All fatbike rims have deep rim channels, and most fatbike tires fit loosely which means that any air injected into the tire will escape from under the bead.  The solution is to build up the rim bed for a tighter fit.  My solution is to use thin foam, a strip of duct tape, and then a rubber rimstrip made from a repurposed tube.  Twenty inch (20″) tubes work best on 26″ fatbike rims, as the tube fits tight to the rim and makes tire mounting easier.  Look for 20×2.75-3.0″ tubes; 24×2.75-3.0″ tubes also work.  It is necessary to use a Presta valve with a removable core (Q-tubes, from QBP are all removable cores), or a standard Schraeder valve which all have removable cores.

Our first effort used a narrow foam strip.  The tire mounted onto the rim easily and nearly seated with air from the compressor.  Still, it remained limp.  Try again.

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A second time, with a wider strip of foam.  For reference, we cut the foam about the same width as the cutouts in the rim.

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A layer of duct tape secures the foam, and adds a little bulk near the edge of the foam to ensure a tight fit when seating the tire.  The foam used was a cheap camping pad from Sports Authority, about 5-8mm thick.  We have also used foam pipe insulation front the hardware store.  Punch a hole for the valve.

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Cut a 20×2.75-3.0″ tube along the outside seam, opposite the valve, to create the airtight rimstrip.  It may be possible to do a tubeless fatbike system without the rubber rimstrip, but Jeff and I reckon this method is less likely to burp and the tire is less likely to “walk” along the rim at low pressures.  Our system is refined, but not yet perfect.  We strive to develop a simple, replicable system of cheap lightweight parts.

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This Moonlander receives some more aggressive tires.  A Lou replaces the Big Fat Larry in back, and a Bud will do the steering up front.  All tires are 4.7-4.8″, but the Bud and Lou borrow a taller, more aggressive tread from the Nate.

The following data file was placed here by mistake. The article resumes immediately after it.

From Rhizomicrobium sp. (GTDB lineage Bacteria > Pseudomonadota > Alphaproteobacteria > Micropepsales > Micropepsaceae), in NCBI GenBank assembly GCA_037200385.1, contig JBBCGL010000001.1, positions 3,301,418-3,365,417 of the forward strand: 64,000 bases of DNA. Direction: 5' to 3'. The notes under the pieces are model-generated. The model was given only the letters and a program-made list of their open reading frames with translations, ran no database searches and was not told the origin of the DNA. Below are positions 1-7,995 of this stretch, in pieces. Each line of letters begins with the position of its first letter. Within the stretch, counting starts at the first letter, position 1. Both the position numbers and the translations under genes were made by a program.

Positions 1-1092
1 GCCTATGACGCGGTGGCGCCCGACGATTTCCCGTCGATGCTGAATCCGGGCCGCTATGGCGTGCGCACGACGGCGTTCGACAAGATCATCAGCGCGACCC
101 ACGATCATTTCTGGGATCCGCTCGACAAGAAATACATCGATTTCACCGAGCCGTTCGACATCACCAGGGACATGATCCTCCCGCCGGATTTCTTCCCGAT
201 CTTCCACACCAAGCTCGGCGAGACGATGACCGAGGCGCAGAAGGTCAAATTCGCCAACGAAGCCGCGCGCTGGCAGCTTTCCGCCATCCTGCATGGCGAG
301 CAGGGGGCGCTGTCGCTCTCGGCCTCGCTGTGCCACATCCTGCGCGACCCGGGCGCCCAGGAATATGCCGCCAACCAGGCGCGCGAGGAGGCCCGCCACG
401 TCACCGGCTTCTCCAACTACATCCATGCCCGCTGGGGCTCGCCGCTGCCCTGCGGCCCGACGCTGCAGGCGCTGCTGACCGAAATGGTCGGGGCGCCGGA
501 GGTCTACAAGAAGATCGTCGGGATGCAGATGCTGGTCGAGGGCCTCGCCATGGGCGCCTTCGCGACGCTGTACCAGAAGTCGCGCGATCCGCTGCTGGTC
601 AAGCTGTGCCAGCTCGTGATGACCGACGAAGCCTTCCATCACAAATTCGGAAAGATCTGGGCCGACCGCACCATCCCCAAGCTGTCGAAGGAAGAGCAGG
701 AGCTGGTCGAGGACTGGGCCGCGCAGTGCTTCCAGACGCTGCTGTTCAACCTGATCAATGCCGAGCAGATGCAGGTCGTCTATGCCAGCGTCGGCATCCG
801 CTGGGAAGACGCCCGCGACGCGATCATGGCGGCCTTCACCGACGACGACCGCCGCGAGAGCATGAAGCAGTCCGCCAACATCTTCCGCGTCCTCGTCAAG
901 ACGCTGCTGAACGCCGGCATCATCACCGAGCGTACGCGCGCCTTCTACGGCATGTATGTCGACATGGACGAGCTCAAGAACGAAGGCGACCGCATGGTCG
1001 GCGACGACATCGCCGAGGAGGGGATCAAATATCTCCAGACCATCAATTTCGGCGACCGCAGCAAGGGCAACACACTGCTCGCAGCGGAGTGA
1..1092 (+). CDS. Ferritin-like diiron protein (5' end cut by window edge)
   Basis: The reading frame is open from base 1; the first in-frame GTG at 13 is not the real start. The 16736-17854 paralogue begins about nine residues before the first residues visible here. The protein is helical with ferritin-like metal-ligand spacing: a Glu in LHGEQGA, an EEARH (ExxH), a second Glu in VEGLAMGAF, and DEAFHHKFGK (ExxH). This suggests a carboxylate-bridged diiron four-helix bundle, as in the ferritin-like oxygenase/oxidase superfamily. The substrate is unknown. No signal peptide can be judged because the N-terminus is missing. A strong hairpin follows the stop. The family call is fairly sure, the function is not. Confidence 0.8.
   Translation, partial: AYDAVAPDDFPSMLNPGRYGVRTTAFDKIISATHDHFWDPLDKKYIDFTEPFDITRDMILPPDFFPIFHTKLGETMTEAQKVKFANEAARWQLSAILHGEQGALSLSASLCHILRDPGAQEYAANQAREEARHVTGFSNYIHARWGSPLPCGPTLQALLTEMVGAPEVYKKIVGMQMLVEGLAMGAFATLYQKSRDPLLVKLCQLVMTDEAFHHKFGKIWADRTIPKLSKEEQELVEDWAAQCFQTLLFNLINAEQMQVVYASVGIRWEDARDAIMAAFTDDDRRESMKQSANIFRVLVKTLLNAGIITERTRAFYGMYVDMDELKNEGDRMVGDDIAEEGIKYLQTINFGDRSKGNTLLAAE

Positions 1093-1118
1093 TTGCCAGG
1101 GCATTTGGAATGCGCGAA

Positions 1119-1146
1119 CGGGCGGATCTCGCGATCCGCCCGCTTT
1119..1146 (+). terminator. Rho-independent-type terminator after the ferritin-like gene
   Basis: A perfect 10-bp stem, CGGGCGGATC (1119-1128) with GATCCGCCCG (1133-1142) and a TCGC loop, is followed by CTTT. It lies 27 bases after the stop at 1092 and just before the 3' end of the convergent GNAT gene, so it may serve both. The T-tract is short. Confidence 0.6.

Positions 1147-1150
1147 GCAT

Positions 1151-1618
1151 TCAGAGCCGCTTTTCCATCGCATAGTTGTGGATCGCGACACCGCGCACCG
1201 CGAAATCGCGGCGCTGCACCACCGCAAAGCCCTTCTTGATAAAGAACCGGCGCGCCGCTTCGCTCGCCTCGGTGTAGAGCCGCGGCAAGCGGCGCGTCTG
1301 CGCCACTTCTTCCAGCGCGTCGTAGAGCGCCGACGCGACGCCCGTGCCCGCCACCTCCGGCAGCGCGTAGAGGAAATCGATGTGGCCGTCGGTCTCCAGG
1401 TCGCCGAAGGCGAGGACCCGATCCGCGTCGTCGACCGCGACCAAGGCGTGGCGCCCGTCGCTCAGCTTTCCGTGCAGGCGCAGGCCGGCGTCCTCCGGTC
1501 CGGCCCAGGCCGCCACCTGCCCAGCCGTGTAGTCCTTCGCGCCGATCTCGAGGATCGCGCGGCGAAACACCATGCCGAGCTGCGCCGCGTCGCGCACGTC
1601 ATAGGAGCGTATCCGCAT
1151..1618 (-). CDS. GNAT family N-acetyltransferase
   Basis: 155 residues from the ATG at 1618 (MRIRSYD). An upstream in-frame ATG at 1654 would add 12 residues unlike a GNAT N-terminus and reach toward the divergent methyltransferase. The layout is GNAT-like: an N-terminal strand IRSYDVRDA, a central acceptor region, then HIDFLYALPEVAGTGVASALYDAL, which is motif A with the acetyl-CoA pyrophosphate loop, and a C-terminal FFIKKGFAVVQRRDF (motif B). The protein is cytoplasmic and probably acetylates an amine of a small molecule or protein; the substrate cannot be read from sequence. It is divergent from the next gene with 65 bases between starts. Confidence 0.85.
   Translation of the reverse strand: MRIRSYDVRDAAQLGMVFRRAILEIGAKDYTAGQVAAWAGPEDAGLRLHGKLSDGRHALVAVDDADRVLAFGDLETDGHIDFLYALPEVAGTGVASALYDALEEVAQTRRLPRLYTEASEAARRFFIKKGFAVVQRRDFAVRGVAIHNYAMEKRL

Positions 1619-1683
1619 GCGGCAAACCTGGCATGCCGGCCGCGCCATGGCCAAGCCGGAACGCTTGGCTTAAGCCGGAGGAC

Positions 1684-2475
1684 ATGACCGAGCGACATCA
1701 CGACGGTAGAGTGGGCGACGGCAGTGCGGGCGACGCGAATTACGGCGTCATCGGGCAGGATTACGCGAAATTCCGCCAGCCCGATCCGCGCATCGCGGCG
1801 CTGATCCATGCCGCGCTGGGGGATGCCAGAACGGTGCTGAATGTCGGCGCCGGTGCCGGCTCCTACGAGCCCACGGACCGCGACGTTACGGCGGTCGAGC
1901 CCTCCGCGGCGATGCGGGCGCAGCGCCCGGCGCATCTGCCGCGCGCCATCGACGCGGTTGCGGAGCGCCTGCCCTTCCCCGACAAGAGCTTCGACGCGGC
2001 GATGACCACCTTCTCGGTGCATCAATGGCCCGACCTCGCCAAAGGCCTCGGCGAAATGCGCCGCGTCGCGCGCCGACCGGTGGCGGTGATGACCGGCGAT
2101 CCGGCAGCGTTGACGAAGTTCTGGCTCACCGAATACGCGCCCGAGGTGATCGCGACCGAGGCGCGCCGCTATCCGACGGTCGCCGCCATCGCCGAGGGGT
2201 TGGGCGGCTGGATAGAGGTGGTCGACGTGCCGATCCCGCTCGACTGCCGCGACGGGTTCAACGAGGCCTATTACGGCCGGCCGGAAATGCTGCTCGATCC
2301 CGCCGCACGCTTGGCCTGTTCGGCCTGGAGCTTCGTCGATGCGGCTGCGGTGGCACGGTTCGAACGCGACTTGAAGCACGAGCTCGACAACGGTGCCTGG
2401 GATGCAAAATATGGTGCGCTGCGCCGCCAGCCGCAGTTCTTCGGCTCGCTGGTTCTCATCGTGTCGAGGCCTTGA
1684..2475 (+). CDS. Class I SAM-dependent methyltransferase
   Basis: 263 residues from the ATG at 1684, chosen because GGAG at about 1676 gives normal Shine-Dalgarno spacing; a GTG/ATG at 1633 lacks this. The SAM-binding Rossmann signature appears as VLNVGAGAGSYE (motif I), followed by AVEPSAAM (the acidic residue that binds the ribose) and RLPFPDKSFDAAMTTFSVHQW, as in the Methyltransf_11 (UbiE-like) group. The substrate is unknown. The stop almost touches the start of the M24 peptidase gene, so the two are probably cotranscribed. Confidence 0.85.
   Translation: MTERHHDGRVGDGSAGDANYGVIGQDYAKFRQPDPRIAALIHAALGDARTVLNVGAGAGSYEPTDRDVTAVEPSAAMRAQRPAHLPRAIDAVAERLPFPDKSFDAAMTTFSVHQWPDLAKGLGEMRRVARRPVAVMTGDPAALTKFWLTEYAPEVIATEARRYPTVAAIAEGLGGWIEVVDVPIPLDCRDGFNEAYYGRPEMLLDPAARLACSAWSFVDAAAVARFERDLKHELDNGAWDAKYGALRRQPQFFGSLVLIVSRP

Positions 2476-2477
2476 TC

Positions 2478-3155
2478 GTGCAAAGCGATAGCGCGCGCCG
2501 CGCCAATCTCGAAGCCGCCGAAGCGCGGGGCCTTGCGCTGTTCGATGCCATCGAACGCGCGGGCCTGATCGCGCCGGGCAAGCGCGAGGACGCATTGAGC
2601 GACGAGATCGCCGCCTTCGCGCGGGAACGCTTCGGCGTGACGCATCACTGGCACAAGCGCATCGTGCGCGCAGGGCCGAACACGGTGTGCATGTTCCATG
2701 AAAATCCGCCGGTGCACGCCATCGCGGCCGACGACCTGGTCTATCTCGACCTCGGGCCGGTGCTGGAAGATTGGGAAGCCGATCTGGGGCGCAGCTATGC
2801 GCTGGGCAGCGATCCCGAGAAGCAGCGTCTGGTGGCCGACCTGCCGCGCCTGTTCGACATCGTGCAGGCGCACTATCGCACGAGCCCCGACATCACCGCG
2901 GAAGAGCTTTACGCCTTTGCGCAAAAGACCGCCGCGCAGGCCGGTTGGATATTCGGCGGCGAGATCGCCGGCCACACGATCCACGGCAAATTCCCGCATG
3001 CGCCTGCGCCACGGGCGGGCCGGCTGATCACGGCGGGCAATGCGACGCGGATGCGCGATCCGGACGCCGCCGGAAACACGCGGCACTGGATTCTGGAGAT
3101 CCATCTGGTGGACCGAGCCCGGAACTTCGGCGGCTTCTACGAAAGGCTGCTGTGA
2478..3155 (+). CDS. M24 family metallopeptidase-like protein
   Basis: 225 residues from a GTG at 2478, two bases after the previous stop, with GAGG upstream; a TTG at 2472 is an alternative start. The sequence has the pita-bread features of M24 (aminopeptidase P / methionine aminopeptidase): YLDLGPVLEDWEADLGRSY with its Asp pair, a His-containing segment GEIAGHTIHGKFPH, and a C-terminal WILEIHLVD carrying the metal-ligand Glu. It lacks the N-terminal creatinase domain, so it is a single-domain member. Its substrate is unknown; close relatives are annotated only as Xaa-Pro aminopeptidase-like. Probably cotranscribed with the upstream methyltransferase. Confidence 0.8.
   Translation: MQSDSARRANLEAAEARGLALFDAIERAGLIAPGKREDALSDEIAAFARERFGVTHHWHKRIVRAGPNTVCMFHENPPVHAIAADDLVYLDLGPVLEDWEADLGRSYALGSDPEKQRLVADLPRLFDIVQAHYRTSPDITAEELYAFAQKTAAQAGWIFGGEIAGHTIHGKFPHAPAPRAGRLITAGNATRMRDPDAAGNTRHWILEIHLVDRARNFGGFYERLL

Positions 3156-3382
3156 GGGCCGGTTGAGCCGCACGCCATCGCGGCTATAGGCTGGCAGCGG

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Fit the tire over both sides of the rim to start.  Pull one bead up and over the rim, taking care to keep the rubber rimstrip between the tire and the rim.  This will ultimately provide a tight seal and an airtight junction.  Try to do all of this by hand, to avoid pinching a hole in the tube.  If necessary to use a tire lever, pull the damaged rimstrip outward so that it will eventually be trimmed away.

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Both sides mounted, inflated.  Remove the valve core, deflate, inject about 6 oz. of Stan’s sealant through the valve.  Re-install core, inflate, shake the wheel to allow sealant to contact all internal surfaces.

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Trim the excess rubber for a clean look, and to shed some grams.

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Lou– fat and mean.

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The giant cardboard box in which “Lou” arrived will be the basis for a Halloween costume ten months from now.  Painted yellow with a cylindrical yellow dot on top, Jeff plans to be the Lego Man next Hallow’s Eve.

Prospective perspective (Inspiration Information)

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I’ll retrospect when my eyes go.  Perhaps the loss of a computer and hard drive and thousands of photos makes it hard; perhaps the memory of things is even richer than the pixels and words.  I’ll retrospect when my prospect is blurry, unclear or blind.  Nothing is really counted in days, years or miles, but these are near universal benchmarks that make conversation easy.  I slept outside more than 100 times, rode over 10,000 miles in -20deg and 100deg and snow and 12,000ft on one bike mostly by myself but lots of times with Lael.  That’s 2012.  Quick, 2013.  Let’s do it again, mostly the same idea but very different specifically.  Vendange en France, Kyrgyzstan, Colorado Utah Arizona, fatbikes or little bikes, New Mexico indefinitely?  Two wheels, no less.  Certainly no more.  Always places to go.  2013.   

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A Selle-Anatomica Titanico X for long-term review and direct comparison to Brooks B-17 and Velo Orange Model 3.

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2012 is bookended by snowfall, from Alaska to New Mexico.

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In place of dynamo lighting on the Campeur, I am using the Cygolite Metro 300 and Hotshot taillight, an affordable USB rechargeable consumer light set.  The time has come for such things.

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622×45 — 406×37.  Gears and brakes and seats and pedals and handlebars– mostly the same.  The Hooligan gets 20×2.2″ Maxxis Holy Rollers soon.

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Inspiration Information is the third blues-soul-pop album from Shuggie Otis.